Image of the Week: The Melodramatic Frankenstein

In honor of the SGA @ UVa team’s forthcoming work on Mary Shelley’s manuscript of Frankenstein, this week’s image features T. P. Cooke in the role of the monster.  His performance not only pleased Shelley herself, but also helped to set the tone for future melodramatic adaptations of her work.  This image comes to us […]

Image of the Week: [Adorable] Photography of Photography

Image of the Week: [Adorable] Photography of Photography

These precious children are using box cameras, first developed in the nineteenth century. The image comes from the Frances Benjamin Johnston collection, part of the Library of Congress’s Prints and Photographs Online Catalog. You can search for more images in the Library of Congress’s collections via NINES!

Image of the Week: Ad for Panorama of Pilgrim’s Progress

John Bunyan’s allegorical narrative, The Pilgrim’s Progress from This World to That Which Is To Come (1678) was an extraordinarily popular work of religious literature, even through the nineteenth century. This advertisement from the Library of Congress’ American Time Capsule Collection, invites visitors to see a panoramic exhibition of the famous religious narrative, and promises […]

Image of the Week: Honest old Abe on the Stump

In honor of the Republican National Convention in Tampa, Florida, this week, we’ve chosen to showcase this satirical drawing of Abraham Lincoln after his nomination as a Republican presidential candidate in 1860. According to the summary provided by the Library of Congress, The artist contrasts Lincoln’s modest posture at the Illinois Republican state convention in […]

Image of the Week: “Banner of the Third United States Colored Troops”

During the American Civil War, the United States Army assembled regiments of African-American troops to help in the fight against the Confederacy. This week’s image shows a banner from one of these regiments, with the motto, “Rather Die Freeman Than Live To Be Slaves.” (NYPL – African American History Collection)  

Image of the Week: Summer amusement

Image of the Week: Summer amusement

In this satirical print from Isaac Cruikshank (father to George Cruikshank), we see one summer’s less enjoyable aspects: the arrival of all manner of bugs. This and many other prints by the Cruikshanks can be found in the British Cartoon Prints Collection at the Library of Congress. Happy summer from all of us here at […]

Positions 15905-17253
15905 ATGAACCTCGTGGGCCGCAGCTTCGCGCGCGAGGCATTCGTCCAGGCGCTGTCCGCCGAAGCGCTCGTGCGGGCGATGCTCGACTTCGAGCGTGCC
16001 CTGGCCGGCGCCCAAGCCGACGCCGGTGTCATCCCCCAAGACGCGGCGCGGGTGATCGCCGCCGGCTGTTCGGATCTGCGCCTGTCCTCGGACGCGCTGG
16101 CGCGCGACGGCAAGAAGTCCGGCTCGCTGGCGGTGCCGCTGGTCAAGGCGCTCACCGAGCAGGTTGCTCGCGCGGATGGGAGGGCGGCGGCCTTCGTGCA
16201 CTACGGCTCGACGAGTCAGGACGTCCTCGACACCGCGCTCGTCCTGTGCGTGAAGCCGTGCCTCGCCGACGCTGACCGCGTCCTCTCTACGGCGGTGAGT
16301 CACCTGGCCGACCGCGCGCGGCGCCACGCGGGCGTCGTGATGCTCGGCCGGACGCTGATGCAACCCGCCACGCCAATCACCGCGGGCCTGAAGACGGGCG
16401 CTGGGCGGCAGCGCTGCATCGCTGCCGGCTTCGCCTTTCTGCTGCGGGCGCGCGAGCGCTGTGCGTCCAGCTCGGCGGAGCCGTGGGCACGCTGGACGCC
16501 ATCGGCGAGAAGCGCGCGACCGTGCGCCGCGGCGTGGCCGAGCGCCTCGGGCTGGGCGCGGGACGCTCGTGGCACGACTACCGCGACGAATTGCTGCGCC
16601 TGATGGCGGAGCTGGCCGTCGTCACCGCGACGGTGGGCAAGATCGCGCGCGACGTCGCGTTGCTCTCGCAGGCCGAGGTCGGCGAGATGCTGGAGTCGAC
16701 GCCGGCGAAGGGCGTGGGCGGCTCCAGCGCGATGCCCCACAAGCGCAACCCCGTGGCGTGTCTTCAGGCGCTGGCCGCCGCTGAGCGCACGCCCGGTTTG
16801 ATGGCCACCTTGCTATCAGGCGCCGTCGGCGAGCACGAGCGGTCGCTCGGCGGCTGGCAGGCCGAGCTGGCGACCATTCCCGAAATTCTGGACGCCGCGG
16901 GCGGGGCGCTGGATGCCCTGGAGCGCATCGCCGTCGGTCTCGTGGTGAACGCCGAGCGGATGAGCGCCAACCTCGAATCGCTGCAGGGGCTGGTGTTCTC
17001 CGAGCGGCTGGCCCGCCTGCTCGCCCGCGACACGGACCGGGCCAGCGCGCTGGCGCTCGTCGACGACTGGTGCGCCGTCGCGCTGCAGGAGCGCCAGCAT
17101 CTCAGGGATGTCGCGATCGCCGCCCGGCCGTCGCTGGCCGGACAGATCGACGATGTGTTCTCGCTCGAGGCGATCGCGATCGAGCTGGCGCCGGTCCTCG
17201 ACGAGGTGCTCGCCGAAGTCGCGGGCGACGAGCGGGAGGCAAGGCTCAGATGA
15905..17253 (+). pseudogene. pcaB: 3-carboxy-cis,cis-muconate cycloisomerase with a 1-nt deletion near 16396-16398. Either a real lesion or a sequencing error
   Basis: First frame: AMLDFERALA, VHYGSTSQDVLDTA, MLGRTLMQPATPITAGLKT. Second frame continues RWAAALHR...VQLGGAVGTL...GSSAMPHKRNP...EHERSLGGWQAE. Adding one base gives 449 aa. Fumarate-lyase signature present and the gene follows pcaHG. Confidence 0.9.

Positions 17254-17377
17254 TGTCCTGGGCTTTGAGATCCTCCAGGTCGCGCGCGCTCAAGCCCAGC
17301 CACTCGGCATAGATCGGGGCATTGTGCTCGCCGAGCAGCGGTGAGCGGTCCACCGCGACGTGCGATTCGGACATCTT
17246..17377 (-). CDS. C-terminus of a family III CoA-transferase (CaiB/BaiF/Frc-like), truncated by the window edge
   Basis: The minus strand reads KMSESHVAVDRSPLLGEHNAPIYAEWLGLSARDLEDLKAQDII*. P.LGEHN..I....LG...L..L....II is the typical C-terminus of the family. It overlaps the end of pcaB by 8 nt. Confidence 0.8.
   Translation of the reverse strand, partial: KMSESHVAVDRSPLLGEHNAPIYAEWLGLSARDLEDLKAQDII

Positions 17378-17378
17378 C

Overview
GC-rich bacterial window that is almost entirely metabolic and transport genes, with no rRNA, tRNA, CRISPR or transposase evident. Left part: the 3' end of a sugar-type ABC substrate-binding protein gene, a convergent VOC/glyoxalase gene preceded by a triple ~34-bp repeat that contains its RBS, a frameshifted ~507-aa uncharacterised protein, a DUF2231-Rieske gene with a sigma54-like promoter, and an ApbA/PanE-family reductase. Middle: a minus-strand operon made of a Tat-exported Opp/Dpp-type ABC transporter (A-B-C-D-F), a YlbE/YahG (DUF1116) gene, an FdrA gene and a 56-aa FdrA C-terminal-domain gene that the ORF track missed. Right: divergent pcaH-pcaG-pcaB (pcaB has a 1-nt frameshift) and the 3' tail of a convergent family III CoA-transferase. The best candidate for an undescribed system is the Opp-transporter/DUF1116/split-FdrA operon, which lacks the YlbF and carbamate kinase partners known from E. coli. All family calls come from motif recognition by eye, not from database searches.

Image of the Week: Valentine’s Day Delight and Vexation

This humorous pre-Civil War Valentine’s Day image comes from an 1855 issue of Harper’s Magazine. Titled “The Valentine: delight, vexation,”  the illustration depicts two extremes of emotions possible in observations of the holiday. For more images like this one, see the New York Public Library’s Mid-Madhattan Picture Collection of African-American life–1850s.

Image of the Week: The Perils of Early Aviation

  Gaston Tissandier (1843-1899) was a French chemist, meteorologist, aviation pioneer, and adventurer. Along with his brother, Albert, he edited the French scientific journal La Nature, which aimed to popularize science. Gaston was particularly interested in ballooning, and during the Franco-Prussian War in September 1870, he made a spectacular escape from besieged Paris by balloon. […]

Image of the Week: The World's Columbian Exposition (Looking South between Electricity and Mining Buildings)

Image of the Week: The World’s Columbian Exposition (Looking South between Electricity and Mining Buildings)

  The 1893 World’s Columbian Exposition in Chicago was considered at the time to be an engineering marvel and one of the most significant events in U. S. cultural history. Designed by Daniel Burnham and Frederick Law Olmstead to be the prototype of their ideal city, the massive exposition (which came to be termed “The […]